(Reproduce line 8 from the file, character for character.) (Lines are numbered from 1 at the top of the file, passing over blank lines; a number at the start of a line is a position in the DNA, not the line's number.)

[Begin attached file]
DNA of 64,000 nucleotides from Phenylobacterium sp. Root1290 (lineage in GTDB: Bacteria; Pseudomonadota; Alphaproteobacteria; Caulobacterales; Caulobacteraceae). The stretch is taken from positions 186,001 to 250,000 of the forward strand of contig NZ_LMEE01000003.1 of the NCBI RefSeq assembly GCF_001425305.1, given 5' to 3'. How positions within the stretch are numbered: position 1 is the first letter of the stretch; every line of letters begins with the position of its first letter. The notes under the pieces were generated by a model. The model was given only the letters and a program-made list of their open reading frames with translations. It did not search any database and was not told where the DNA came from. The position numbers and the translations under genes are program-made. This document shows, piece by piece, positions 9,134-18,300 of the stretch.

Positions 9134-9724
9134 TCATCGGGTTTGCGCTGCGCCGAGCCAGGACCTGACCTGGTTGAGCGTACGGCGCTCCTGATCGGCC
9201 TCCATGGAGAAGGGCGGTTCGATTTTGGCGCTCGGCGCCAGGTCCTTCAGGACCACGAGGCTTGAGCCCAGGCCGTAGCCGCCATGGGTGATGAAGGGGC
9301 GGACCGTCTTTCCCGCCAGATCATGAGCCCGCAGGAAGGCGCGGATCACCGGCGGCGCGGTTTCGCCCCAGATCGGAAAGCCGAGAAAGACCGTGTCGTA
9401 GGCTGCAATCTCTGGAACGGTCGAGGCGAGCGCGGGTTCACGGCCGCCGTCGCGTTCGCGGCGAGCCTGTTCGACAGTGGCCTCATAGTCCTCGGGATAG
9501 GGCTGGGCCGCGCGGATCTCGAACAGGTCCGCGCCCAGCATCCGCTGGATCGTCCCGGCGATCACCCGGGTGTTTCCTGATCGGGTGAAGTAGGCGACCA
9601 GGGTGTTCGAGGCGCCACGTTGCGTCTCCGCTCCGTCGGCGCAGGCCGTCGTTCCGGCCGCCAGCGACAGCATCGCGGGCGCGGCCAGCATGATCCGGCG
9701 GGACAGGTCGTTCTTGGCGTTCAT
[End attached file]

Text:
9601 GGGTGTTCGAGGCGCCACGTTGCGTCTCCGCTCCGTCGGCGCAGGCCGTCGTTCCGGCCGCCAGCGACAGCATCGCGGGCGCGGCCAGCATGATCCGGCG